PostgreSQL Similarity Search Distributed Architecture: DBLink Asynchronous Call and Multi-machine Parallelism

Background

When the data size for a similarity search exceeds the processing capability of a single machine, you need to horizontally split the data to improve the search capability. PostgreSQL supports such similarity search scenarios.

Alternatively, you can use Alibaba Cloud’s POLARDB for PostgreSQL. Similar to Oracle RAC, POLARDB for PostgreSQL allows you to add computing nodes. This solution is superior to horizontal database sharing because it allows to share and store data without splitting.

In the case of a horizontal database sharing scenario, the critical question is how to perform a parallel query when a database is divided into multiple sub-databases.

You can perform a parallel query by using DBLink asynchronous calls. The architecture is designed as follows.

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In fact, many examples of running a parallel query by using DBLink asynchronous calls are available.

The following section demonstrates how to implement parallel similarity search in multiple databases using asynchronous calls.

Demo

In this example, four local databases are used as remote databases. These databases can be installed on remote computers. The approach in this example is just for test convenience.

Following shows the name of the local database.

Name of the remote databases is as follows.

Step 1. First, create a user and test databases.

Step 2. Create a DBLink plug-in a local database.

Step 3. Create a server to connect to the remote databases.

Step 4. Configure the user password used for connecting to the remote databases. The user password can only be used to connect to the remote databases but not the local database.

Remote Database Operations

Create a test table in each remote database, write test data to the table, and create a similarity search function.

Step 1. Create the required plug-in. (Note that the database name in the following script must be replaced with the actual database name.)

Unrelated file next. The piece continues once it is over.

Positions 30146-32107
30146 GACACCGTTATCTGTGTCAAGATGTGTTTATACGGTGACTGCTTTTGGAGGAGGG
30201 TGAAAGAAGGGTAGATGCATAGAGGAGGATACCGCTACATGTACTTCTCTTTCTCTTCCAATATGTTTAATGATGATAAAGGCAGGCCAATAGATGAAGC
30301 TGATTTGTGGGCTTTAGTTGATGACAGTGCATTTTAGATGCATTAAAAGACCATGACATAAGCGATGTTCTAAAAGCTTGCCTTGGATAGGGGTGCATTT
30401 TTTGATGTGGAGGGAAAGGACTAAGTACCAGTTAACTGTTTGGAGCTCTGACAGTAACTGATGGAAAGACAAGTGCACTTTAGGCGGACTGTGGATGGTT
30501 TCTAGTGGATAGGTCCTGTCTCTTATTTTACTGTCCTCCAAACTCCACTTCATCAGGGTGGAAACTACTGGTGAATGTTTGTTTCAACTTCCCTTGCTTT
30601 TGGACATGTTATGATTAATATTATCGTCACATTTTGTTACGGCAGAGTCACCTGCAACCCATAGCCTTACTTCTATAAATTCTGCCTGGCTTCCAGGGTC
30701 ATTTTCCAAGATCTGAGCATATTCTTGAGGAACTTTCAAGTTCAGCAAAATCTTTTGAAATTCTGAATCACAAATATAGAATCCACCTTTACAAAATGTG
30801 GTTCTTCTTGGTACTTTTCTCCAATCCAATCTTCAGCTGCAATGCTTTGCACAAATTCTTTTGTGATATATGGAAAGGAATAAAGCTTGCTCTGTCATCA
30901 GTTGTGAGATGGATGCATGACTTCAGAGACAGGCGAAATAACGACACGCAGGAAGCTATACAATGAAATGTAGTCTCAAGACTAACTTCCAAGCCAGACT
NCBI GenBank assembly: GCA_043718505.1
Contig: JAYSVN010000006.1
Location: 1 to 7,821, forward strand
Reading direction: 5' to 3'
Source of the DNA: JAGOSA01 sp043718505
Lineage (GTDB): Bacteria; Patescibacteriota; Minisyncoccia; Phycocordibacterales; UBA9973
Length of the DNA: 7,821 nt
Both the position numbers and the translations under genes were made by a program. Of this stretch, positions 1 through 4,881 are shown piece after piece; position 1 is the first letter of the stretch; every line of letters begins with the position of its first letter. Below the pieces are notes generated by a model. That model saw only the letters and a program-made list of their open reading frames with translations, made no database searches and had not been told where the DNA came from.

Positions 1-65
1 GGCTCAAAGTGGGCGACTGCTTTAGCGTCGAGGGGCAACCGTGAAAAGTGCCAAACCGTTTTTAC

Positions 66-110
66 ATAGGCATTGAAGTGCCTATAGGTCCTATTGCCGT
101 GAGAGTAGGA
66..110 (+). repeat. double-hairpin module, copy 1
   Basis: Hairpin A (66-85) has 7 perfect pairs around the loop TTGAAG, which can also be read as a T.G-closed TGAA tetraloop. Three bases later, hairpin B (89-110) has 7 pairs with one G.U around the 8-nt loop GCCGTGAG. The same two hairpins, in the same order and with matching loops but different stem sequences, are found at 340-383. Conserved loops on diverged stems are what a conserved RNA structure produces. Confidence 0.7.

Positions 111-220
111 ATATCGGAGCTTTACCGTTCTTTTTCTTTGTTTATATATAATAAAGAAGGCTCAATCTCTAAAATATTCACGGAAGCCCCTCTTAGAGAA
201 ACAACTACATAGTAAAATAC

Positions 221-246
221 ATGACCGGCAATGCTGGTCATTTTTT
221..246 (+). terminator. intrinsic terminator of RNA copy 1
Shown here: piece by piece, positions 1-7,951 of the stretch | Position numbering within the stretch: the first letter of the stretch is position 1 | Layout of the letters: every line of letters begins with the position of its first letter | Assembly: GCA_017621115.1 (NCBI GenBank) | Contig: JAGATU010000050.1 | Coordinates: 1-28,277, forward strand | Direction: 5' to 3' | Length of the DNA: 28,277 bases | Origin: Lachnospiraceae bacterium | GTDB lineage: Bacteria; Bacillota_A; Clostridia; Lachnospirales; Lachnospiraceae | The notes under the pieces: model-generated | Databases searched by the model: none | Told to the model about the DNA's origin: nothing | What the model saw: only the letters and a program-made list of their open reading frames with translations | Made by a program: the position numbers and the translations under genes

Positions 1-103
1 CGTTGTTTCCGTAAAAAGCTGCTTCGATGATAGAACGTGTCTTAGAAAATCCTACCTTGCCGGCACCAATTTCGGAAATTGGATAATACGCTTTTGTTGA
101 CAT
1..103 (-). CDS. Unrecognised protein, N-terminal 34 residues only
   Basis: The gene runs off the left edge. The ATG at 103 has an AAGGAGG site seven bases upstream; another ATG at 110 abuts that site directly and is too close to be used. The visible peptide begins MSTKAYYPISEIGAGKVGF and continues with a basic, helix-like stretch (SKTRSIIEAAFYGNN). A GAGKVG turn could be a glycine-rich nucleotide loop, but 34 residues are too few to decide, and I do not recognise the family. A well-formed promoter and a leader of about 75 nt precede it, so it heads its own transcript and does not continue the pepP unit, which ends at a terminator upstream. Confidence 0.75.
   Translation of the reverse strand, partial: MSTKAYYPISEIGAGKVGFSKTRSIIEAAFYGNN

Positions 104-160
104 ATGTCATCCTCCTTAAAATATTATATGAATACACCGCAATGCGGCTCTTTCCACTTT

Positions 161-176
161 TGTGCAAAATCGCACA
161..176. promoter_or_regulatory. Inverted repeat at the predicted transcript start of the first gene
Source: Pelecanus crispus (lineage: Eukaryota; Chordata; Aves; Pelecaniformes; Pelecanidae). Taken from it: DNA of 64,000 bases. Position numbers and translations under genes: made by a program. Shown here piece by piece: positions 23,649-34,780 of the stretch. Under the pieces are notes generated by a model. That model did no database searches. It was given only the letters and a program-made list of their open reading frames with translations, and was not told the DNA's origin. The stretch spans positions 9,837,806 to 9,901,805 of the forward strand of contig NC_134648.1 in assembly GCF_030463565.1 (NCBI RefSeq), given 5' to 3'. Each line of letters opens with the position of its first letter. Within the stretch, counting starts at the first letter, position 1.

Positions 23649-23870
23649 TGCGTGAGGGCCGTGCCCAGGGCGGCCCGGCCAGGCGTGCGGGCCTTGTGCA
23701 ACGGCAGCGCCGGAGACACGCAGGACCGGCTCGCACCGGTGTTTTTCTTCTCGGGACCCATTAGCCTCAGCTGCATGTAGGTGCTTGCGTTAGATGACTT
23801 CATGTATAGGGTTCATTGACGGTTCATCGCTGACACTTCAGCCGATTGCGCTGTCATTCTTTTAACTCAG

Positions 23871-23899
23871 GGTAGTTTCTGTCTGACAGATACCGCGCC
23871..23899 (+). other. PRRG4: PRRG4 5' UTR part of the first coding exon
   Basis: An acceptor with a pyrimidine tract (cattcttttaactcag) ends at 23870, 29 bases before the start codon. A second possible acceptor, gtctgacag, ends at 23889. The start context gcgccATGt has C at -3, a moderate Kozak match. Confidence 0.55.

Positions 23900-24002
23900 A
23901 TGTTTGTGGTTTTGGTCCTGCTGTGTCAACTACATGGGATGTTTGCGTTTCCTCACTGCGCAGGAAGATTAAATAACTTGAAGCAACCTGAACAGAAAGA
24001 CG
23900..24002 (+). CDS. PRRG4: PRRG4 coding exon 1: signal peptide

Step 2. Create the index on which the primary table and similarity search depends. (Note that the database name in the following script must be replaced with the actual database name.)

Step 3. Now, Create partitions. The following is only for the test.

Step 4. Create a connection function as shown below.

Step 5. Next, create a function that generates a random function.

Step 6. Write the test data and random text. (Note that the database name in the following script must be replaced with the actual database name.)

Step 7. Create a UDF for the similarity search.

Local Database Operations

Create a function that sets up a remote connection.

Return the Cursor

Define UDF1 to return the cursor. If a large number of records are returned, it is recommended to use the cursor because PLPGSQL returns the records only after all records are retrieved. The response time (RT) is long when the records are returned. Refer the following example.

The following example illustrates the usage.

Return Record

Define UDF2 to return the record. It is recommended that you specify the maximum number of returned records because PLPGSQL returns the records only after all records are retrieved. Refer the following example.

The following example illustrates the usage.

Conclusion

Applying the method discussed in this article, you can use multiple PostgreSQL databases as one PostgreSQL database to linearly scale-out the parallel similarity search performance. Also, DBLink asynchronous calls can be used to linearly scale out the search performance of similar texts, without degrading the performance.

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